Here’s my thoughts on the history of writing retreats here
The first recorded one was in the Twenties, a small group of mystery writers, no one that anyone reads now, but who were all fairly well-known at that time. They stayed here for a few weeks, talked about their editors and how little the magazines were paying, drank well and ate even better. They wree very impressed with the collection of mystery works in our Library including a full run of Strand magazine.
A rather interesting writing group that met here off and on during the Second World War apparently was under the auspices of the War Office though we didn’t get told that until some fifty years later. We were told then that they were a group of historians and novelists, who were to develop deep covers for agents in Nazi occupied Europe.
When the yurts got built in the Sixties, we started getting groups here in the Summer that liked meeting outdoors. One of the odder groups was apparently devoted to writing Feminist versions of the Arthurian mythos. Now none of us had any problem with that but they brooked no arguments as to the validity of that idea. And that made for some rather tense moments in the Pub late in the evening.
I think that was what led The Steward to turn down a group of Marion Zimmer Bradley acolytes who wanted to meet here some summers back. That he had brown eyes and had read The Mists of Avalon I’m sure had nothing to do with it . . .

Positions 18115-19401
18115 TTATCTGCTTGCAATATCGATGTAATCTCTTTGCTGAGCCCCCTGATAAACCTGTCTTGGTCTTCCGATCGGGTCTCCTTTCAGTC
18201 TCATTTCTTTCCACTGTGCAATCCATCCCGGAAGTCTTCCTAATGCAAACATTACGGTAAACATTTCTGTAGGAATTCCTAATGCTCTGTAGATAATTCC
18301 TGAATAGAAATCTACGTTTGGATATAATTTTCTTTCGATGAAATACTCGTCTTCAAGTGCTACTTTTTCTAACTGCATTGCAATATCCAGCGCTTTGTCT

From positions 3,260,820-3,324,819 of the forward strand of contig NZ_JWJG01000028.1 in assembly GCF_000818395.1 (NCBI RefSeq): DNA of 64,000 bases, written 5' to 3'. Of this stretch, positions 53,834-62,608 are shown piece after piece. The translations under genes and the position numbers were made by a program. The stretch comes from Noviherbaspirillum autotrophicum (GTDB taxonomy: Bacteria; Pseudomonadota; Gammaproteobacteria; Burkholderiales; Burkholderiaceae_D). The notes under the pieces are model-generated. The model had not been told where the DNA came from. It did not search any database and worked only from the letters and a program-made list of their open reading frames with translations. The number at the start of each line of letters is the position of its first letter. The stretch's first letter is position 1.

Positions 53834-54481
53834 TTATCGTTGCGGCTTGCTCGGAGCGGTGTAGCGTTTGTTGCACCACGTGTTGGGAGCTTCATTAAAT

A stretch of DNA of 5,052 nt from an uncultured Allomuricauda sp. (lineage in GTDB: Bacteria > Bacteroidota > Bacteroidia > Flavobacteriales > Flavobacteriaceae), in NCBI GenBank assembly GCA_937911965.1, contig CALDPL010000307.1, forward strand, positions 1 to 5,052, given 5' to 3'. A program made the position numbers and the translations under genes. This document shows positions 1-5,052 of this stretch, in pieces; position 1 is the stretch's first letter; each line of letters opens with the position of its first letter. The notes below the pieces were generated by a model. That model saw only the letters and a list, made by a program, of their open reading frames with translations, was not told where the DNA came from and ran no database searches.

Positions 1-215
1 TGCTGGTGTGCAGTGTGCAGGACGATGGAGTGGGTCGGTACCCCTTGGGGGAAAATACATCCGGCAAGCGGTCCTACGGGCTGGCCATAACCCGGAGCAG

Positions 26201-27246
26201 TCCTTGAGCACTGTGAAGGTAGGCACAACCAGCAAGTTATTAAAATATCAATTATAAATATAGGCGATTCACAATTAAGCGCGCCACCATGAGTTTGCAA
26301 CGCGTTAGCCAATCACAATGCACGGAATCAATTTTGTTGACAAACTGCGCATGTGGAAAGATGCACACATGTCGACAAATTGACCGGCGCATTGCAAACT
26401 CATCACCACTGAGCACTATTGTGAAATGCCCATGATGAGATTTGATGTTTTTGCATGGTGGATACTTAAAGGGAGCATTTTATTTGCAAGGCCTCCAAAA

By the Eighties, we started to get creative writing groups which I swear meant that grammar, logic, and even telling a story that makes sense were tossed in the rubbish bin. Iain, our new Librarian, actually started planning his vacations so that he and his wife were off somewhere else when such a group was here as he wanted nothing to do with them. Wise decision all in all.
(They got banned from reading their work to each other in the Pub. And pretty much anywhere else except where they had rented space.)
We still get to this one or two writing groups a year that meet our standards and are allowed to use the Estate, but I’m still more fond of knitters, artists, bread and cheese makers, real ale fans, and even the occasional horde of mass voice orchestras.